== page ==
The University of Dublin Choral Society is believed to be the oldest Choral Society among the universities of Great Britain and Ireland. It is certainly the oldest one in this country as a whole, having been founded in 1837. Its membership was limited at first to eighteen and its objective was “The cultivation of Choral Music in General”. The society still maintains this objective today although membership has grown to over 130.
Ladies were not admitted as members of the society until relatively late in the Society’s history, and even then only after a protracted battle with the College Board. (Today the Society retains the title of the “Ladies Concert” for the Trinity Term concert, which dates back to a time when this was the only concert of the year ladies could attend, although, “in bonnet, not in evening dress”).
The musical direction of the Choral Society has been undertaken by nine conductors, all of whom served the Society with great enthusiasm and loyalty. Among these former conductors are Sir Robert Prescott-Stewart, Dr. George Hewson, Dr. Joseph Groocock and Mr. David Milne. The present conductor is Mr David Leigh.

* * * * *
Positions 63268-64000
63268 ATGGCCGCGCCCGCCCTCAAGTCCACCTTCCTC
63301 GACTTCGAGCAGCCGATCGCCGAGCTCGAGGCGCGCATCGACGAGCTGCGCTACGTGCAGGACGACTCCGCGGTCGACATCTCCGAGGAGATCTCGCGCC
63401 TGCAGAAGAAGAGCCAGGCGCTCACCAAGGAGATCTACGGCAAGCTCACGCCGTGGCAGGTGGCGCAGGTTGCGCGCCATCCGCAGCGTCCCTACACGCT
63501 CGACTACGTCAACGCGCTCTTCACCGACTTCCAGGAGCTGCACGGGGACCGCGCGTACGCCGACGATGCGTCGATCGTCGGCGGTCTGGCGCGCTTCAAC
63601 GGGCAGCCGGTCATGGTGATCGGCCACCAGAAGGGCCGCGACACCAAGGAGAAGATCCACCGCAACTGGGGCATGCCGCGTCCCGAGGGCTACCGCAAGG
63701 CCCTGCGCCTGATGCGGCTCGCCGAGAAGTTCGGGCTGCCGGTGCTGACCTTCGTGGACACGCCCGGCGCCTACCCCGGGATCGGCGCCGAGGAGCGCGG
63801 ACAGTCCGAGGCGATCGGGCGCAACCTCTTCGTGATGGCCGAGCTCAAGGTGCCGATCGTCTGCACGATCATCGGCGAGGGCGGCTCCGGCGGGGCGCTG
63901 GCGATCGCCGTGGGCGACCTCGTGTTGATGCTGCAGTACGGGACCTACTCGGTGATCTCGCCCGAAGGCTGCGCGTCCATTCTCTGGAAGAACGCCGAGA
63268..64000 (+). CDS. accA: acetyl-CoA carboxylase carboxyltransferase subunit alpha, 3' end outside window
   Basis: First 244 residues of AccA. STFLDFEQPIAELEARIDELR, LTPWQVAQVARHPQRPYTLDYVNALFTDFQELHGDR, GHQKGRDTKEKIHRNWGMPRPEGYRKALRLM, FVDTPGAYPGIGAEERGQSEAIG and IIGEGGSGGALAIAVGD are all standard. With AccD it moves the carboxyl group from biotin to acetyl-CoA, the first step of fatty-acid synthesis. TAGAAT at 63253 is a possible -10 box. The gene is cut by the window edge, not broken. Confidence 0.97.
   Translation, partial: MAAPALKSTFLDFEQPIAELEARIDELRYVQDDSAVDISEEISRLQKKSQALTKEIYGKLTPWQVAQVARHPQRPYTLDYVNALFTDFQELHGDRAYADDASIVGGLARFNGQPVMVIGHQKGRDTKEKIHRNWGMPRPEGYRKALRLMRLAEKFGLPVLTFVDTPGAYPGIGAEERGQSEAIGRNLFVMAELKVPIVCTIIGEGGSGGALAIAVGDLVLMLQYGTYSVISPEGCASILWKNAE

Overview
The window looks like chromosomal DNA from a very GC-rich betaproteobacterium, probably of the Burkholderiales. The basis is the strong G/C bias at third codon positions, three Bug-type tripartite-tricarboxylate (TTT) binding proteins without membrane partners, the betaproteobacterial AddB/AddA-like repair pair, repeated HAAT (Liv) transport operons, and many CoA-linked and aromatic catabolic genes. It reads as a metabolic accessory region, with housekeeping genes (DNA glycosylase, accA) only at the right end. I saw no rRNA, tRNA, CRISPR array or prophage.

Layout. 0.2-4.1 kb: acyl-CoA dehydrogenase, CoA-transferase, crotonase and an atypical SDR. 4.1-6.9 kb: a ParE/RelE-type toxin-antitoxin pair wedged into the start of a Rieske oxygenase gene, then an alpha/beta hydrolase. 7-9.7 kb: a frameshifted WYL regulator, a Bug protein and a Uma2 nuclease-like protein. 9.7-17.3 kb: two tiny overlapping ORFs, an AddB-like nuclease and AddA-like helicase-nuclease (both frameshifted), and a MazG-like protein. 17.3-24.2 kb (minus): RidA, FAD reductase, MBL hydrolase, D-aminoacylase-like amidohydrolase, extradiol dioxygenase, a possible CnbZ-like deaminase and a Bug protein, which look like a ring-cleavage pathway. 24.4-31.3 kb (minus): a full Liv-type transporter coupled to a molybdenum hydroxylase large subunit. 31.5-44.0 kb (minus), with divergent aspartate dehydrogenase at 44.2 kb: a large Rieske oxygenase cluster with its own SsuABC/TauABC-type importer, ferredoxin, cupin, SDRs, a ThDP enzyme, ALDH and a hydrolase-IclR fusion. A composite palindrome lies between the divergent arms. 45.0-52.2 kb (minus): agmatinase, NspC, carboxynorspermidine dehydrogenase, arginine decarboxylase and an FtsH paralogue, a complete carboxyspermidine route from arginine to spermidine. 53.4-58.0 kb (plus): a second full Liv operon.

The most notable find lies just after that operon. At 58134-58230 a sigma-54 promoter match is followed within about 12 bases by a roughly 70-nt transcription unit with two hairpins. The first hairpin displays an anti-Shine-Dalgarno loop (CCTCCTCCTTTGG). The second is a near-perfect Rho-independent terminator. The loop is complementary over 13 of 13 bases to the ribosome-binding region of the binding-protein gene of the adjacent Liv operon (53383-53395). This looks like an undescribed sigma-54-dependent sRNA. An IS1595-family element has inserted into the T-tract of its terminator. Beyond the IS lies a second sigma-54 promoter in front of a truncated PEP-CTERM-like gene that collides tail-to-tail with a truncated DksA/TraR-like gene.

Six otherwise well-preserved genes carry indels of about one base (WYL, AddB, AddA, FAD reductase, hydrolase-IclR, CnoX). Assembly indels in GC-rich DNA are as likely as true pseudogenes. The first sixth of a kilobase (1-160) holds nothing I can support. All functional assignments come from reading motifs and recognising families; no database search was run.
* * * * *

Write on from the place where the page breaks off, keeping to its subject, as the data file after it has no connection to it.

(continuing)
Throughout its history, Choral has had the honour of presenting the first performances in Ireland of some thirty-five choral works including Bach’s Mass in B Minor (1908), Verdi’s Requiem (1876), and Mozart’s Grand Mass in C (1906).
In 1987 the University of Dublin Choral Society celebrated its one hundred and fiftieth anniversary by performing a work by Dr. Brian Boydell, specially commissioned by the Society for the event. The work, Under No Circumstances, was a nostalgic and often humorous review of the Society’s history using extracts from minutes of committee meetings and from newspapers of the day. In 1992 Choral joined with all Dublin’s choirs in the first performance in Ireland of Mahler’s Symphony of a Thousand as a celebration of Trinity College’s Quatercentenary. Then in 1996 the Society made its first ever foreign trip to Paris to perform Handel’s Messiah.
The society now performs three concerts each year, one at the end of each term. The tradition that members wear the formal academic gown for performances is upheld and concerts take place in the beautiful surroundings of the Examination Hall, Trinity College Dublin.
When our Society was formed in 1837, it was known simply as “The University Choral Society”, because neither Oxford nor Cambridge, the only other “Universities” in the UK at the time, had a choral society. When Oxford formed theirs in 1869, we became the “University of Dublin Choral Society”. Societies formed in Trinity after 1900 have the title “Dublin University” attached to them.